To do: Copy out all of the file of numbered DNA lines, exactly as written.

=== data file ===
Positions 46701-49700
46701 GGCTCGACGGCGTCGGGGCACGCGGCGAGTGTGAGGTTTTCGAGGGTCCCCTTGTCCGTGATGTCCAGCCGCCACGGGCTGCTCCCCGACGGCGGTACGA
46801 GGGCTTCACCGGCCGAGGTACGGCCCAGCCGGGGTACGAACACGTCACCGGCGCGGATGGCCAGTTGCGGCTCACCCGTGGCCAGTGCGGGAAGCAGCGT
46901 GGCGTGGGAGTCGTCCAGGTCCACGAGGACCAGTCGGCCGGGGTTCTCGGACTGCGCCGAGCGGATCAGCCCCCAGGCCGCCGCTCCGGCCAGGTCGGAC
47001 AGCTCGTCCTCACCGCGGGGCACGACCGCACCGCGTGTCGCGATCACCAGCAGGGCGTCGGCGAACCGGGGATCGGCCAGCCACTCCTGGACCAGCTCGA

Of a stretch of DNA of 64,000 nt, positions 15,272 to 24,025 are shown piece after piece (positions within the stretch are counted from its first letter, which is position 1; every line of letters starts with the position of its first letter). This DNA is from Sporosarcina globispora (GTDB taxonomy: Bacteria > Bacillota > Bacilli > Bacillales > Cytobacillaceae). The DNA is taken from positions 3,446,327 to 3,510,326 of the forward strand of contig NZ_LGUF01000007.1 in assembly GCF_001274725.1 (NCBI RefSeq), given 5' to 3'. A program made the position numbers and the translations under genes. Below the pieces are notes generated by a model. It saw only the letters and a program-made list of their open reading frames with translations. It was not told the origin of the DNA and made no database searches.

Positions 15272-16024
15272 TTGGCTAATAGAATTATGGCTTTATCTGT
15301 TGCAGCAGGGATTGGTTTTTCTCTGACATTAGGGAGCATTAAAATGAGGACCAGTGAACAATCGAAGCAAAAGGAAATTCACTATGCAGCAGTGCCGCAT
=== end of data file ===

Positions 46701-49700
46701 GGCTCGACGGCGTCGGGGCACGCGGCGAGTGTGAGGTTTTCGAGGGTCCCCTTGTCCGTGATGTCCAGCCGCCACGGGCTGCTCCCCGACGGCGGTACGA
46801 GGGCTTCACCGGCCGAGGTACGGCCCAGCCGGGGTACGAACACGTCACCGGCGCGGATGGCCAGTTGCGGCTCACCCGTGGCCAGTGCGGGAAGCAGCGT
46901 GGCGTGGGAGTCGTCCAGGTCCACGAGGACCAGTCGGCCGGGGTTCTCGGACTGCGCCGAGCGGATCAGCCCCCAGGCCGCCGCTCCGGCCAGGTCGGAC
47001 AGCTCGTCCTCACCGCGGGGCACGACCGCACCGCGTGTCGCGATCACCAGCAGGGCGTCGGCGAACCGGGGATCGGCCAGCCACTCCTGGACCAGCTCGA

Of a stretch of DNA of 64,000 nt, positions 15,272 to 24,025 are shown piece after piece (positions within the stretch are counted from its first letter, which is position 1; every line of letters starts with the position of its first letter). This DNA is from Sporosarcina globispora (GTDB taxonomy: Bacteria > Bacillota > Bacilli > Bacillales > Cytobacillaceae). The DNA is taken from positions 3,446,327 to 3,510,326 of the forward strand of contig NZ_LGUF01000007.1 in assembly GCF_001274725.1 (NCBI RefSeq), given 5' to 3'. A program made the position numbers and the translations under genes. Below the pieces are notes generated by a model. It saw only the letters and a program-made list of their open reading frames with translations. It was not told the origin of the DNA and made no database searches.

Positions 15272-16024
15272 TTGGCTAATAGAATTATGGCTTTATCTGT
15301 TGCAGCAGGGATTGGTTTTTCTCTGACATTAGGGAGCATTAAAATGAGGACCAGTGAACAATCGAAGCAAAAGGAAATTCACTATGCAGCAGTGCCGCAT